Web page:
Formerly known as the Discovery Program, Texas Tech eXplore Advising takes a different approach to choosing one’s major.
Housed in Drane Hall Room 347, eXplore could be helpful for students who are undeclared, dissatisfied with their current major or entering a competitive area such as engineering, according to the University Advising website.
Connie Watson, assistant director of University Advising, said eXplore differs from other advising programs in the framework of how they guide students.
“We don’t course advise, we don’t tell them exactly what courses to take; we show them the resources that we have here on campus for them to make good decisions,” she said. “We also use the catalog along with degree audit, and we have them go do the assessments at the Career Center.”
Students are encouraged to visit the advising departments of areas of interest and to take the Strong Interest Inventory Assessment from the Career Center, Watson said, to help them understand their values, interests and strengths.
Deciding students can use eXplore as a way of maximizing their time and money spent at Tech, Watson said, while still taking classes to move forward with their degrees. She said walk-ins are accepted daily from 8 a.m. to 4 p.m. until the end of the semester for students who have questions.
“We want to build on that curiosity of the things that are available to them here, while at the same time making sure that the coursework they’re taking will apply to a multitude, or more than one major,” Watson said.
Two Senate bills guide Tech’s eXplore program, Watson said, although a new bill states students should be in their majors after two semesters, or 30 hours. Issues with this guideline may arise when students enter Tech with hours already logged, such as transfer students or those who enter with dual credit. A third transfer semester is often helpful in such cases.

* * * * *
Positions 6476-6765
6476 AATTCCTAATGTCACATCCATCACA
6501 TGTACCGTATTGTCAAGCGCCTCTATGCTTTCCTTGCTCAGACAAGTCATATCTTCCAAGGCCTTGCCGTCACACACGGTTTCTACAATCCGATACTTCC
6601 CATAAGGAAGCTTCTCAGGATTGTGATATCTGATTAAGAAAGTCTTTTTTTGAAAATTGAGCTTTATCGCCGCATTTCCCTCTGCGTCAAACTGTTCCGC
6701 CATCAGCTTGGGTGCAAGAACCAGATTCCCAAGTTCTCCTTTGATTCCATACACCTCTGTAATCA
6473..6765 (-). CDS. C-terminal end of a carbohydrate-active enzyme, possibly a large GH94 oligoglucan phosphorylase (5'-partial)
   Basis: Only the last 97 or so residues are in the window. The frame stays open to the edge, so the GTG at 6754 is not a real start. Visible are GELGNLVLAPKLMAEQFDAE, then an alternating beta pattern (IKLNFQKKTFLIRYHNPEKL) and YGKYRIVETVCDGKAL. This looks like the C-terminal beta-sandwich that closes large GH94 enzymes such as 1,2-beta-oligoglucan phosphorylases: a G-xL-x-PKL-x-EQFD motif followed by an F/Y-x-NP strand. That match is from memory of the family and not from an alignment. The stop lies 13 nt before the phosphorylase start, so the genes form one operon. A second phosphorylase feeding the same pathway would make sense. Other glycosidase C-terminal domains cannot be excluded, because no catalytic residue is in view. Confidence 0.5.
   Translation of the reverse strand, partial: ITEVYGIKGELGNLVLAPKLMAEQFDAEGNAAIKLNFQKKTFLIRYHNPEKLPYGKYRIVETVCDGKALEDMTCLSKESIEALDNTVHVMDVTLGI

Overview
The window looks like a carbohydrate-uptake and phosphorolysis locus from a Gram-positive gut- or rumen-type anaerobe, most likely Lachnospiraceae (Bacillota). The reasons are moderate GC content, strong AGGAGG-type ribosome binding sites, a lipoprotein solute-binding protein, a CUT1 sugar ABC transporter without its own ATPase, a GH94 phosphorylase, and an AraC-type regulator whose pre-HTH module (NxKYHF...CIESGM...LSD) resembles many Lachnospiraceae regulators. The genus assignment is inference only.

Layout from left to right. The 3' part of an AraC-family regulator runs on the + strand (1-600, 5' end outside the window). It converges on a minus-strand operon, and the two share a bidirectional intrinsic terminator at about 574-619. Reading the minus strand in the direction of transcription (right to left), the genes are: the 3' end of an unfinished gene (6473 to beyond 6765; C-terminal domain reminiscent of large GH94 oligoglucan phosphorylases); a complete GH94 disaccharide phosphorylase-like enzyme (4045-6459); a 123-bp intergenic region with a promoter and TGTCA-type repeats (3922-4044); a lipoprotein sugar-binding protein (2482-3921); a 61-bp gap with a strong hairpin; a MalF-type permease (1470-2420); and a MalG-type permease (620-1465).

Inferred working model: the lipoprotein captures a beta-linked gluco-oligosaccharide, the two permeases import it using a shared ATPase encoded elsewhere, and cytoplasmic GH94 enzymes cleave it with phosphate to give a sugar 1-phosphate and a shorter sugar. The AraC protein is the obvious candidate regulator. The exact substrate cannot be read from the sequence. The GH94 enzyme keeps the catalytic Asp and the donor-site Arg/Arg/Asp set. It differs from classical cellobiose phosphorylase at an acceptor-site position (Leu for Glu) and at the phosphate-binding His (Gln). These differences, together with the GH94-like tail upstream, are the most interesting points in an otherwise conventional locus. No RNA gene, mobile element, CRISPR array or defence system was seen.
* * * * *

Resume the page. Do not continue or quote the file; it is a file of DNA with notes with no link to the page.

“A student comes in with maybe 24 hours, so then we have one semester to work on that, to get them to where they can make a good decision and moving forward,” she said. “So, it’s learning to meet a student where they are; it’s very individualized.”
Senior Academic Adviser Abed Monawar said eXplore serves students who do not know what they want to do, and students who know what they want to major in, but who need to complete more steps to get there.
“These guys are admitted to Texas Tech as our students, and they stay with us for about three semesters until they figure out their best fit major; that was the undecided [students]. The undeclared, those are students who know what they want to do, but they need to work on their GPA or prerequisites to get there,” Monawar said.
Most of the students who fall into the latter category do so because they need to pass calculus with a 3.0 GPA or higher to move on, Monawar said.
eXplore students may fall into three additional categories, Monawar said. There are those who want to add an extra minor or major, those who have changed their minds and want to switch majors and college dismissals, or students whose GPAs or foundational class grades were unsatisfactory for the college in which they were enrolled.
“eXplore works not only for undecided, undeclared, but for students who want to know what other options they have at Texas Tech,” he said.
The experience teaches students about more than choosing a major, Monawar said, as students learn practical life skills such as how to be resourceful and make informative decisions.
“Part of the education that we provide through our advising is how to approach important decisions in your life, especially in academia,” he said. “What do you need to know, who are the people who can help you go there, do you know what to ask them, do you know what kind of information they can provide for you?”
Perri Jenkins, a junior creative media industries transfer student from Houston, said she would have taken advantage of eXplore if it had been offered at Lone Star College when she first declared her major. She said eXplore is a useful tool for students who are having trouble settling on one path.
“A lot of times, people come in when they’re maybe freshmen or sophomores,” she said. “They come and do their basics and they realize, ‘Oh, I actually don’t know what I wan to do,’ so they don’t know what they value and sometimes they realize that the path they’re going down doesn’t exactly line up with what they want for their future.”